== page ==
District Judge Michael F. Urbanski issued the order after the Giles County School District was sued by the ACLU for purportedly violating the First Amendment by endorsing a particular religion. The lawsuit was triggered by a complaint from a single student that was offended by the commandments, who stated in court document that the display “makes me feel like an outsider because the school is promoting religious beliefs that I do not share.”
“Filing this lawsuit has not been easy, and I would not have done it if I were not genuinely disturbed by the Ten Commandments in the school,” the student added, whose identity has been concealed. “I have had to go against school officials who have influence over my life and future.”
The student’s parents intially moved upon the Freedom from Religion Foundation to draft a letter to the school district, demanding that the Commandments be removed. When the school district refused, the ACLU filed suit.
After reviewing the arguments from both sides, Urbanksi, who was appointed by Barack Obama in 2011, decided to come to a compromise. He instructed the Giles County School District to remove the first four of the commandments, which reference God.
“If indeed this issue is not about God, why wouldn’t it make sense for Giles County to say, ‘Let’s go back and just post the bottom six?,'” Urbanksi stated.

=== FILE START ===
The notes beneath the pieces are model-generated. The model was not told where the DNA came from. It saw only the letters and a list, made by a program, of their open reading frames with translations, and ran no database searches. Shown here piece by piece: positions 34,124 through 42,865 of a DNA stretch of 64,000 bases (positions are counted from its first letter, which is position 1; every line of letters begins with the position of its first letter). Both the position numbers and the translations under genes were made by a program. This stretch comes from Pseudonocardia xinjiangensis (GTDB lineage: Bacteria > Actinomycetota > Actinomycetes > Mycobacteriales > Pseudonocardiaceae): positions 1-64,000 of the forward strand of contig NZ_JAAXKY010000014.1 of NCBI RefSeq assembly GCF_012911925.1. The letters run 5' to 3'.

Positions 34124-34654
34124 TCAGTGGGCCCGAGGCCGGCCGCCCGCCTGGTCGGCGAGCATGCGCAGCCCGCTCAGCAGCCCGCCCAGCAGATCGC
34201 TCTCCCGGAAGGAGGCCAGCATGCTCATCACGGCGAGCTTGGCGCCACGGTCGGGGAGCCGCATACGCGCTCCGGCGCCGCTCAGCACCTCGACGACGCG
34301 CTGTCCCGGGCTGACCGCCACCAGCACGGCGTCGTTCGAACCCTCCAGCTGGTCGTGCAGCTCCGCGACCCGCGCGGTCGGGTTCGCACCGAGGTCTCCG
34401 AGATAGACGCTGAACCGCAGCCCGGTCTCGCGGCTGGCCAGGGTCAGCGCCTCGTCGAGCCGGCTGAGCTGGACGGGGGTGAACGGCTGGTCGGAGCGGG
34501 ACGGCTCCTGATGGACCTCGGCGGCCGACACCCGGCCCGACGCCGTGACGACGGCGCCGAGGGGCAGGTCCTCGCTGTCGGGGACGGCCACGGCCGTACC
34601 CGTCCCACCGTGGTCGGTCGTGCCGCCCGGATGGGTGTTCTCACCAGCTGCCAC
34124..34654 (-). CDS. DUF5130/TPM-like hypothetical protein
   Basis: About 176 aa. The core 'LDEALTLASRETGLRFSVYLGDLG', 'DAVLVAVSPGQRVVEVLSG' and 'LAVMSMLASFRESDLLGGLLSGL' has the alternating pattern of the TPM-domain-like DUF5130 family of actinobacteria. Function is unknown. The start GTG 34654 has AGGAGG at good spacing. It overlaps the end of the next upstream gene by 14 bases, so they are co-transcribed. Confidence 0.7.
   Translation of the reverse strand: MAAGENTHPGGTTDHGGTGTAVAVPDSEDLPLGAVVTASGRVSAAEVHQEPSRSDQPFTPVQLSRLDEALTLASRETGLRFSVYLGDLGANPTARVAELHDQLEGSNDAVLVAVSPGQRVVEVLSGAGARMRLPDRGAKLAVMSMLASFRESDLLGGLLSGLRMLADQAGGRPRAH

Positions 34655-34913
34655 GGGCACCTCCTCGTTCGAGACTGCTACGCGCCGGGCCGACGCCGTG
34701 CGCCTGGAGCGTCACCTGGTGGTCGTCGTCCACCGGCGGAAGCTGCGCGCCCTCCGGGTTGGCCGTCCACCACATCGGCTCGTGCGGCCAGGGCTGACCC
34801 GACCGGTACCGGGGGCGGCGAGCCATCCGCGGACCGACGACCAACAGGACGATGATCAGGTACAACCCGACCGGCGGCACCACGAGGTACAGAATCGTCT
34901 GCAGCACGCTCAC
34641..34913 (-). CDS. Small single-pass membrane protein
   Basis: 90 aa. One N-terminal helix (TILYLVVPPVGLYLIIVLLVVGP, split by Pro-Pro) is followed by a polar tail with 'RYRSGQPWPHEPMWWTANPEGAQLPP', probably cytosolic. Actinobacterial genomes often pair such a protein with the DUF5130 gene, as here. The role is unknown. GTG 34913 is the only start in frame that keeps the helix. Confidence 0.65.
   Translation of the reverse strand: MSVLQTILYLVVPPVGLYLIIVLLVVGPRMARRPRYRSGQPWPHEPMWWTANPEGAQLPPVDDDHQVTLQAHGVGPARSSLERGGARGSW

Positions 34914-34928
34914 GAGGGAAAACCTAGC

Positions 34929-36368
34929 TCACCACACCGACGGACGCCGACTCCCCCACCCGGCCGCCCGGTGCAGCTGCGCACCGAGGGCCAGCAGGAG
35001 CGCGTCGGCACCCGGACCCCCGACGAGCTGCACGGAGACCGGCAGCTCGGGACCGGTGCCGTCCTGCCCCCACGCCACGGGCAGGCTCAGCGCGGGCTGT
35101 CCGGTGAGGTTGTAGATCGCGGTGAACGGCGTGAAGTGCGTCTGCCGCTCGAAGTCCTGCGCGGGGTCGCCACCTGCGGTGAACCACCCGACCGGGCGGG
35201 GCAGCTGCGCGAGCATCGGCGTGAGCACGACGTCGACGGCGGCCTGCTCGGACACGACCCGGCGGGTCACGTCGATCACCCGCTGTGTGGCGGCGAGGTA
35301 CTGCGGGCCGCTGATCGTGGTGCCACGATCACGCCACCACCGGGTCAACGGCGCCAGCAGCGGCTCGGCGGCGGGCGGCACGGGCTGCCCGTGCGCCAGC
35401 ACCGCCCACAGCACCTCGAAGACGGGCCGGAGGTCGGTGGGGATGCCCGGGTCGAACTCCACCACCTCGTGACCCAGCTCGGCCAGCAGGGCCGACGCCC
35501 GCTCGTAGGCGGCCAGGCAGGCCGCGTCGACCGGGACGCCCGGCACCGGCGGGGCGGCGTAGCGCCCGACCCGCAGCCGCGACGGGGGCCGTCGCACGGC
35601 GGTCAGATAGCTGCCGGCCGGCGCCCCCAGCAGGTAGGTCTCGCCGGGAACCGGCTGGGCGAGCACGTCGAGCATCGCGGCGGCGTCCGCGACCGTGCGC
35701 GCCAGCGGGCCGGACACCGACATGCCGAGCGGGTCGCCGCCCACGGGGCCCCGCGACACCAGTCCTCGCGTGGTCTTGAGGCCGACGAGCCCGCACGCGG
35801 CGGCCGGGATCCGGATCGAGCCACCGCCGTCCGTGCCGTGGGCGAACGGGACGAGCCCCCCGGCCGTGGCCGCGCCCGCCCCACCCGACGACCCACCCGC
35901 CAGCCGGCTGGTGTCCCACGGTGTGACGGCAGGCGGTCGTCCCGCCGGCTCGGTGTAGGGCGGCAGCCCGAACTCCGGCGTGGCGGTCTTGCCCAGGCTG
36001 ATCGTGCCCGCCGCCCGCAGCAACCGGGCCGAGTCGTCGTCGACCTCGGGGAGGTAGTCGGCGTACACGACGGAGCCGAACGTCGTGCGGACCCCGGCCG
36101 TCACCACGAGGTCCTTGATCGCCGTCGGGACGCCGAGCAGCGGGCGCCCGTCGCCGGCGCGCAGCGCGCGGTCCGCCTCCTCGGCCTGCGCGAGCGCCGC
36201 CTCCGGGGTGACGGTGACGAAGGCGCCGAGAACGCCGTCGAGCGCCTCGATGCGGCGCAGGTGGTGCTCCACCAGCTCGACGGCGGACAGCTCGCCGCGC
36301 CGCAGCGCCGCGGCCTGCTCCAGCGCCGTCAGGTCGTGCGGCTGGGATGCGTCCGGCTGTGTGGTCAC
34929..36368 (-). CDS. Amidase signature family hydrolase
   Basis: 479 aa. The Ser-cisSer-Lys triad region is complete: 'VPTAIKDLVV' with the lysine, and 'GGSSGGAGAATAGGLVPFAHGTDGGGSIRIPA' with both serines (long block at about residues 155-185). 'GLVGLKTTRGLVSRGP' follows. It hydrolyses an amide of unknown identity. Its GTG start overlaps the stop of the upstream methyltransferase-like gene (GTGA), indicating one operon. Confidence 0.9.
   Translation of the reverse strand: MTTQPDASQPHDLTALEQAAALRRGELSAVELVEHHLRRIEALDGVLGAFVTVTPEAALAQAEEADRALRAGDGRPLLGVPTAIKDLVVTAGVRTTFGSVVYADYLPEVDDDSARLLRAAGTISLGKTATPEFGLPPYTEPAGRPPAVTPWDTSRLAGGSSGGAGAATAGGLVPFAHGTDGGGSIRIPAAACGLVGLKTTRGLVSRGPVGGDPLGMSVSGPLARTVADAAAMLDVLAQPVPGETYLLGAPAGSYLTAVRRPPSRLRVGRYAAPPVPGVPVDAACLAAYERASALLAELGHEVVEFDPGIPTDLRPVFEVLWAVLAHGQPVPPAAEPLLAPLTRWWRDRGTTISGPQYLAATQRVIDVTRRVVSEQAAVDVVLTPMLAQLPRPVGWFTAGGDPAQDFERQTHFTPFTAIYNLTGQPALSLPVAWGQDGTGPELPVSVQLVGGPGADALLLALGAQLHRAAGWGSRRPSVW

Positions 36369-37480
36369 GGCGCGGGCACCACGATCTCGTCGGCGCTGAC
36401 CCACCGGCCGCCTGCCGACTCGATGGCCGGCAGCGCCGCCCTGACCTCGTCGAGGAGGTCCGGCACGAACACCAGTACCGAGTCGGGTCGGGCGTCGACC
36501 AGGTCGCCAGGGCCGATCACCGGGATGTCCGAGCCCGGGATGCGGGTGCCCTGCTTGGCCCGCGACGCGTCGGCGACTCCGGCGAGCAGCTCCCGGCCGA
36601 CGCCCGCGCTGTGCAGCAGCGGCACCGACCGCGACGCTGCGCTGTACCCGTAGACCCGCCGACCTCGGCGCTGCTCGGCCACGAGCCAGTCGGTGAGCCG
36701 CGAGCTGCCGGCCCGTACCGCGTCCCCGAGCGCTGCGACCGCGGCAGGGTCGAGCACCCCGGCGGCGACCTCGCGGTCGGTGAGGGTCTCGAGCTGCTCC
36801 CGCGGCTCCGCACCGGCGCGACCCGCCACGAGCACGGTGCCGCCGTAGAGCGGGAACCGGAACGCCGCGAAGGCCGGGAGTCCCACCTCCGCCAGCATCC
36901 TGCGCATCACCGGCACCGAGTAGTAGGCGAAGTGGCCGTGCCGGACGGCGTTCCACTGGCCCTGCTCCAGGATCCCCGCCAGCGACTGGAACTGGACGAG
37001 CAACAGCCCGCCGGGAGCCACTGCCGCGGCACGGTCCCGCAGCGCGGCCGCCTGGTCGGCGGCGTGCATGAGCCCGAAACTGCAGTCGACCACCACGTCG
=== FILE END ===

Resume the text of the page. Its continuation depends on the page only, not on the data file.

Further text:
However, many are baffled by Urbanski’s ruling.
“The reason those six come second is because the Bible is saying that only when God is revered can mankind avoid the pitfalls of committing adultery, murder, stealing, etc. It’s by putting God first that we can put all other loves in perspective,” Lauren Green of Fox News stated.
The Ten Commandments display had been gifted to the Giles County School District by a local pastor approximately ten years ago following the Columbine massacre in Colorado. While the school has received complaints in recent years, and has removed the Commandments on several occasions, overall the public has overwhelmingly supported the Biblical display.
Judge Urbanski has scheduled mediation between the ACLU and the school district for June. If the two sides cannot come to an agreement, the judge will step in and make a final ruling.